One undesirable effect of opioids is the transfer through breast milk to the neonates with risk of neonatal sedation. The locally administered LAs are absorbed systemically and secreted in breast milk but no significant side-effects on babies have been documented. [27]

Caudal epidural analgesia is the mainstay of paediatric analgesia; properly performed infiltration with LAs can be as effective as caudal block, qualitatively and in duration. [28]

A recent study comparing ultrasound guided rectus sheath block (0.25% bupivacaine, 0.5 mg/kg) with wound infiltration (0.25% bupivacaine, 1 mg/kg) in children found more effective analgesia and safe plasma concentrations of bupivacaine in the former group. [29]

Published in this issue of Indian Journal of Anaesthesia is the study of instillation of bupivacaine in the surgical drains after modified radical mastectomy. [30] 20 ml each of bupivacaine (0.25%) was instilled into the chest wall and the axillary drain and clamped for 10 min; the duration of analgesia was prolonged in the group where bupivacaine was used. Surprisingly, in the group where normal saline was used, there was appreciable prolongation of analgesic duration, attributable to the pressure on nerve endings by the volume and the dilution and wash-off of the inflammatory mediators involved in pain.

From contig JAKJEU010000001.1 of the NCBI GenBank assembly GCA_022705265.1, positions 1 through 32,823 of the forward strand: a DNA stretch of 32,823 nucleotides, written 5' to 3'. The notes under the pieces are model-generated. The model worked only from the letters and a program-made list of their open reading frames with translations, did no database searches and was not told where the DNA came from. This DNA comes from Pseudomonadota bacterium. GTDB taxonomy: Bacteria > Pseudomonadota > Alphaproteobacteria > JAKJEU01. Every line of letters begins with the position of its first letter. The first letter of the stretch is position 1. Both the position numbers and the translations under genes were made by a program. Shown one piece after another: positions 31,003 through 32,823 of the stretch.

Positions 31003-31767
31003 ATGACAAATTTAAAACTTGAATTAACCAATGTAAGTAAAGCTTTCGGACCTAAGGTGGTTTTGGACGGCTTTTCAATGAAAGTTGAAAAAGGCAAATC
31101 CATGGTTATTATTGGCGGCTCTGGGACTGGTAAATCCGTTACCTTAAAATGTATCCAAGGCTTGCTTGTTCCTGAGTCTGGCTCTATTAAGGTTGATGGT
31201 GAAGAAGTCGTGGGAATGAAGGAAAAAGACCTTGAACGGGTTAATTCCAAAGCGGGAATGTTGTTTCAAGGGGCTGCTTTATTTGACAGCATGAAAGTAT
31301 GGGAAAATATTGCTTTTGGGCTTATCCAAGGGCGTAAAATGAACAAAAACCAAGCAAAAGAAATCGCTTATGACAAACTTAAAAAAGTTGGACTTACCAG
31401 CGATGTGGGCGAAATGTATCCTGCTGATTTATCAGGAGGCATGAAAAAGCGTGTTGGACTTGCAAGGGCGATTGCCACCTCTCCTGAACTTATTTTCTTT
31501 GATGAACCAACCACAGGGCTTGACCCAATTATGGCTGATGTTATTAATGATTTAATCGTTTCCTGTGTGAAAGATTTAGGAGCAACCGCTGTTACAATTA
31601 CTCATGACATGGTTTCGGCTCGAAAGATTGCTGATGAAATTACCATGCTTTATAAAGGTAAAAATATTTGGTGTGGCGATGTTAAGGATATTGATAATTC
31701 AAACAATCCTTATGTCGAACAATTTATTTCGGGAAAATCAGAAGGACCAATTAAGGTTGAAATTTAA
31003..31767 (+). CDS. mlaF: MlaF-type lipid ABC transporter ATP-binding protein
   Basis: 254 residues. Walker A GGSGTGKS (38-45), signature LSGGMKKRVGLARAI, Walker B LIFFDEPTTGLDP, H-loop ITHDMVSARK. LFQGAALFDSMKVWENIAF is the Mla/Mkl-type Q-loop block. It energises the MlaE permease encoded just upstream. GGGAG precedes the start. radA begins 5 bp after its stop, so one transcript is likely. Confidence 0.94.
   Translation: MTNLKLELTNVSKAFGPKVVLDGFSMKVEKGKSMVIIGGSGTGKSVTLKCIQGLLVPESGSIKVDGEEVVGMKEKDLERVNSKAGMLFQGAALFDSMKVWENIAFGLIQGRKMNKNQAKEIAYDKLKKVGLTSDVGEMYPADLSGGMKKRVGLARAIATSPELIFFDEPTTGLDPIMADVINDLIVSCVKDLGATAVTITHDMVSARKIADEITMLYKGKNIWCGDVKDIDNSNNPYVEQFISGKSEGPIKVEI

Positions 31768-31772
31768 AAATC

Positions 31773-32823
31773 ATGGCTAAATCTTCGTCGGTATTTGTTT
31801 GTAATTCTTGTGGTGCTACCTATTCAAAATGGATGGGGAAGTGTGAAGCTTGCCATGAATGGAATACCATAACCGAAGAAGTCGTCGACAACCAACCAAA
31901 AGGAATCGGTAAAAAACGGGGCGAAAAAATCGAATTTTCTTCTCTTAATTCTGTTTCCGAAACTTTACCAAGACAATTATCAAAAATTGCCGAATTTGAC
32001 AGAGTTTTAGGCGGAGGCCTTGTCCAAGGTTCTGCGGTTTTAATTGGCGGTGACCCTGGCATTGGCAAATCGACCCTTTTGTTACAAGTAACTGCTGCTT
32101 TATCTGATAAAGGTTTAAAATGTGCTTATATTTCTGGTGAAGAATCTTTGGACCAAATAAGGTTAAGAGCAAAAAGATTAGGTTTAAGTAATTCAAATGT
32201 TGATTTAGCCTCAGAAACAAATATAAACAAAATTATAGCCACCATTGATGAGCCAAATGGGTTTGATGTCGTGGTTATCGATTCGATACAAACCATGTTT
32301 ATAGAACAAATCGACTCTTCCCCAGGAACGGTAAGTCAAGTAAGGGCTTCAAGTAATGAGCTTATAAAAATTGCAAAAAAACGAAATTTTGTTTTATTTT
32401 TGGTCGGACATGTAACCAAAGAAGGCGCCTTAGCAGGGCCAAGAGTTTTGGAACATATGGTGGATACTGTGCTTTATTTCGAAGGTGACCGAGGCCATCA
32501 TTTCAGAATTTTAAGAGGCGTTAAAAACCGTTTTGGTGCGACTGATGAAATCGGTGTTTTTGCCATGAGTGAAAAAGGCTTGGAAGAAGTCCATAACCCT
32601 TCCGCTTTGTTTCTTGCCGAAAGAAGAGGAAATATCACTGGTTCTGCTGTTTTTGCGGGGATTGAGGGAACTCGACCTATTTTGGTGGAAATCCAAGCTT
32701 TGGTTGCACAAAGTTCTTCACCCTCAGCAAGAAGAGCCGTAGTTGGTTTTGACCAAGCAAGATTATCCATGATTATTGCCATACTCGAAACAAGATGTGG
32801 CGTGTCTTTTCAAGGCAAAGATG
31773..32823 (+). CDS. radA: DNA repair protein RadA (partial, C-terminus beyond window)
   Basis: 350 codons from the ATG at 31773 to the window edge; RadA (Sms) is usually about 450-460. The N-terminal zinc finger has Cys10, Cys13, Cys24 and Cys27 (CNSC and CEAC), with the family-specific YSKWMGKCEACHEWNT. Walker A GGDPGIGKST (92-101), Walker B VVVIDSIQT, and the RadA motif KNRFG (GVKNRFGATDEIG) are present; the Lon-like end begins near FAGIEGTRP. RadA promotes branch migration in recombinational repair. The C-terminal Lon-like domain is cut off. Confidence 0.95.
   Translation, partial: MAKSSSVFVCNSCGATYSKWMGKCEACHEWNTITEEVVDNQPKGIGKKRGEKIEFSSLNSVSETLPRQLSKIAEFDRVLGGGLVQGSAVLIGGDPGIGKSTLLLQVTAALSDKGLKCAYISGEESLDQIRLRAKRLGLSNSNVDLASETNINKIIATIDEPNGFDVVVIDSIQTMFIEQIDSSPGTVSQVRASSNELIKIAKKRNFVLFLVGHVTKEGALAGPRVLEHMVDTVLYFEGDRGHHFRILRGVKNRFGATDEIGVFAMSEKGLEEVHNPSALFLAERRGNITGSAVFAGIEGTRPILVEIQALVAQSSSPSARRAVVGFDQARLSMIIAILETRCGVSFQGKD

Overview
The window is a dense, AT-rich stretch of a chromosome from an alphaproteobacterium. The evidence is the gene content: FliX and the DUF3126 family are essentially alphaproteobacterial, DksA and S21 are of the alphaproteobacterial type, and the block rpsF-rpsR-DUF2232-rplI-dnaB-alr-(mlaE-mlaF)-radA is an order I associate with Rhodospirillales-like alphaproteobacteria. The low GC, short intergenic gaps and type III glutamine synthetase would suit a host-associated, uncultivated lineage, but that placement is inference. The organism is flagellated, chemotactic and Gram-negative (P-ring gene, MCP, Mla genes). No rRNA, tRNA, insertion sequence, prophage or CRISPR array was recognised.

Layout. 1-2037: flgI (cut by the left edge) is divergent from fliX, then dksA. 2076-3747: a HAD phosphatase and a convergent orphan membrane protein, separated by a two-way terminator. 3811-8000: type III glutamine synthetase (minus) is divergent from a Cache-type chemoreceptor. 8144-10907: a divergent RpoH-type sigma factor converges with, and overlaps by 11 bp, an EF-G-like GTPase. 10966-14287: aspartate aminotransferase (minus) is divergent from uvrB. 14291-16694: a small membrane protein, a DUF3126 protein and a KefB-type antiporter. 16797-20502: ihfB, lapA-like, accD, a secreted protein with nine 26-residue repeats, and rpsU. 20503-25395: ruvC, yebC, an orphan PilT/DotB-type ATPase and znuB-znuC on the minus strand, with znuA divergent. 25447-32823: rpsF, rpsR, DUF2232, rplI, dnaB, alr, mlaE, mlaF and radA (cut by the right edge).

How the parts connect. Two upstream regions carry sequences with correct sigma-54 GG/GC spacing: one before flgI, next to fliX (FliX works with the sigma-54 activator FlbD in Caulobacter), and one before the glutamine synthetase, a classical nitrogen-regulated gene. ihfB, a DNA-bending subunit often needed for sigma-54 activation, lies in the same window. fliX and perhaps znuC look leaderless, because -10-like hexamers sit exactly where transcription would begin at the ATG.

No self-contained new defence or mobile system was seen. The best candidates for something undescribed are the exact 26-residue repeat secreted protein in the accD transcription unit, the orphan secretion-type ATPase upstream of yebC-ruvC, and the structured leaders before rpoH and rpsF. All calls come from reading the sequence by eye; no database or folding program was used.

The gray areas of the infiltration block: The evidences mentioned above are largely in favour of widespread use of LA agents for infiltration of surgical wounds. It is difficult however to declare that the wound infiltration with LA agents alone could be beneficial in major laparotomies and orthopaedic procedures as the studies also include addition of NSAIDs and vasoconstrictors to LAs along with other multimodal interventions. [31]

The LAs deposited in different volumes may interfere with local inflammatory mechanisms. In an RCT of 38 healthy women undergoing caesarean section, subcutaneous wound infusion of bupivacaine, 0.5% was compared with normal saline and wound exudate was sampled through a drain at different time intervals for 24 h. [32] Significant reductions in levels of interleukin 10 and increases of substance P was observed in wounds in the bupivacaine group when compared to the saline group. Other markers of inflammation did not differ significantly between the groups.